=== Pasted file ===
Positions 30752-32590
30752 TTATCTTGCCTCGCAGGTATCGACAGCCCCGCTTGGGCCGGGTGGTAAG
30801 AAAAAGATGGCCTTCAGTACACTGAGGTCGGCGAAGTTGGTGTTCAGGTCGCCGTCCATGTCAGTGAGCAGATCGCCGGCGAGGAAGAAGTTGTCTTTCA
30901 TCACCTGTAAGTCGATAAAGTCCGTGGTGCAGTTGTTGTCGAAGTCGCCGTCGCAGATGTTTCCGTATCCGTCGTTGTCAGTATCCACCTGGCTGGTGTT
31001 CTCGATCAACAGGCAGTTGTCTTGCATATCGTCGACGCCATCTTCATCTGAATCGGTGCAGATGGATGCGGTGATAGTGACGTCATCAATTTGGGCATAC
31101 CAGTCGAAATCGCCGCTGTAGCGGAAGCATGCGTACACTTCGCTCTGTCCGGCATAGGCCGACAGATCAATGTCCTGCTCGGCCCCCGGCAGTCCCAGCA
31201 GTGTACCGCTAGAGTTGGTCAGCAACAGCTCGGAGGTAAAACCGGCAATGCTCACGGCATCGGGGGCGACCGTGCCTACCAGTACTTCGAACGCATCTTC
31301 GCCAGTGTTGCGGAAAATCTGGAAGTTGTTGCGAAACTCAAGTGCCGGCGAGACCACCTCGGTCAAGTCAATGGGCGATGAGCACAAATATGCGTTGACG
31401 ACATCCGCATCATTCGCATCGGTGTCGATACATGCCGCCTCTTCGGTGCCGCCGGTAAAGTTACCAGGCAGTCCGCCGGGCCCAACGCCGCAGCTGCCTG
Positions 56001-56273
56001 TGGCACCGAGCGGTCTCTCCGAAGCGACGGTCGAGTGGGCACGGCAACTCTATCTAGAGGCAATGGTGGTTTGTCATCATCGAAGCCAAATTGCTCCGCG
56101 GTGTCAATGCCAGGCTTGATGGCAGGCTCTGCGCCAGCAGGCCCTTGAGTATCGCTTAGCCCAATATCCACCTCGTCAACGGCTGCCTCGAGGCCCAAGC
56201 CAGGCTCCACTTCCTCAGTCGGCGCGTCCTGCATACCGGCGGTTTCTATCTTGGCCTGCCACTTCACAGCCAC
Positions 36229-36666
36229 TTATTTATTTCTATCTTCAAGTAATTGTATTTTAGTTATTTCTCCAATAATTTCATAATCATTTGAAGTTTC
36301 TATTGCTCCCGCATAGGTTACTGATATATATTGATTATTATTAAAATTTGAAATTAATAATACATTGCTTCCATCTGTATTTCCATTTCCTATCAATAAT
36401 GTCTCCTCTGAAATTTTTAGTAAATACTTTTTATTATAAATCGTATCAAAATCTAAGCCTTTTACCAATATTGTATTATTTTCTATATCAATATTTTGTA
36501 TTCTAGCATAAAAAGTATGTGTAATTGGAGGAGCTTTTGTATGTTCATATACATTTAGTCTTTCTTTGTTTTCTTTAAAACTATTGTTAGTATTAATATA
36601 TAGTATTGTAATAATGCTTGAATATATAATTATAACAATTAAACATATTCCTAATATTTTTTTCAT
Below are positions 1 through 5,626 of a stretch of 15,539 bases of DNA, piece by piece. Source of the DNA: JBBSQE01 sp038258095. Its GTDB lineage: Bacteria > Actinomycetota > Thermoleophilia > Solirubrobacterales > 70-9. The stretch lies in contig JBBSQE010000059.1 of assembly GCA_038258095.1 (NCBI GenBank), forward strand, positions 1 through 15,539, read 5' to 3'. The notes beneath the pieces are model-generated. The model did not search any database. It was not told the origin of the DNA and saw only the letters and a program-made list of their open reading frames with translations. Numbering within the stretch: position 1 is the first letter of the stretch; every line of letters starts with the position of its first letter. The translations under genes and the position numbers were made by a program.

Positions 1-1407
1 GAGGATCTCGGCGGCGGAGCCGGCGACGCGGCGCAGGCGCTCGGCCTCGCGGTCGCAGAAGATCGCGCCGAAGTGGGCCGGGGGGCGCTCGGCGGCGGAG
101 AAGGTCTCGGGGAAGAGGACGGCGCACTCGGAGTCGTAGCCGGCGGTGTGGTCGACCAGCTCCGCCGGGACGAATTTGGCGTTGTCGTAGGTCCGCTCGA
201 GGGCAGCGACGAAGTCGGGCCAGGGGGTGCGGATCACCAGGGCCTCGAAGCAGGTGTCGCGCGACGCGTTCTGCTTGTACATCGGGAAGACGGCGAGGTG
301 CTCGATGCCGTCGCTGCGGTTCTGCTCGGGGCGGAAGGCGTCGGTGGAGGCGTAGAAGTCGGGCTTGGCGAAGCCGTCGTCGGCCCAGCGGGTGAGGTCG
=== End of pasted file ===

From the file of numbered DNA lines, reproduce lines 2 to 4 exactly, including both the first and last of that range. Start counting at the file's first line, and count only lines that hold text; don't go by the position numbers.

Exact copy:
30752 TTATCTTGCCTCGCAGGTATCGACAGCCCCGCTTGGGCCGGGTGGTAAG
30801 AAAAAGATGGCCTTCAGTACACTGAGGTCGGCGAAGTTGGTGTTCAGGTCGCCGTCCATGTCAGTGAGCAGATCGCCGGCGAGGAAGAAGTTGTCTTTCA
30901 TCACCTGTAAGTCGATAAAGTCCGTGGTGCAGTTGTTGTCGAAGTCGCCGTCGCAGATGTTTCCGTATCCGTCGTTGTCAGTATCCACCTGGCTGGTGTT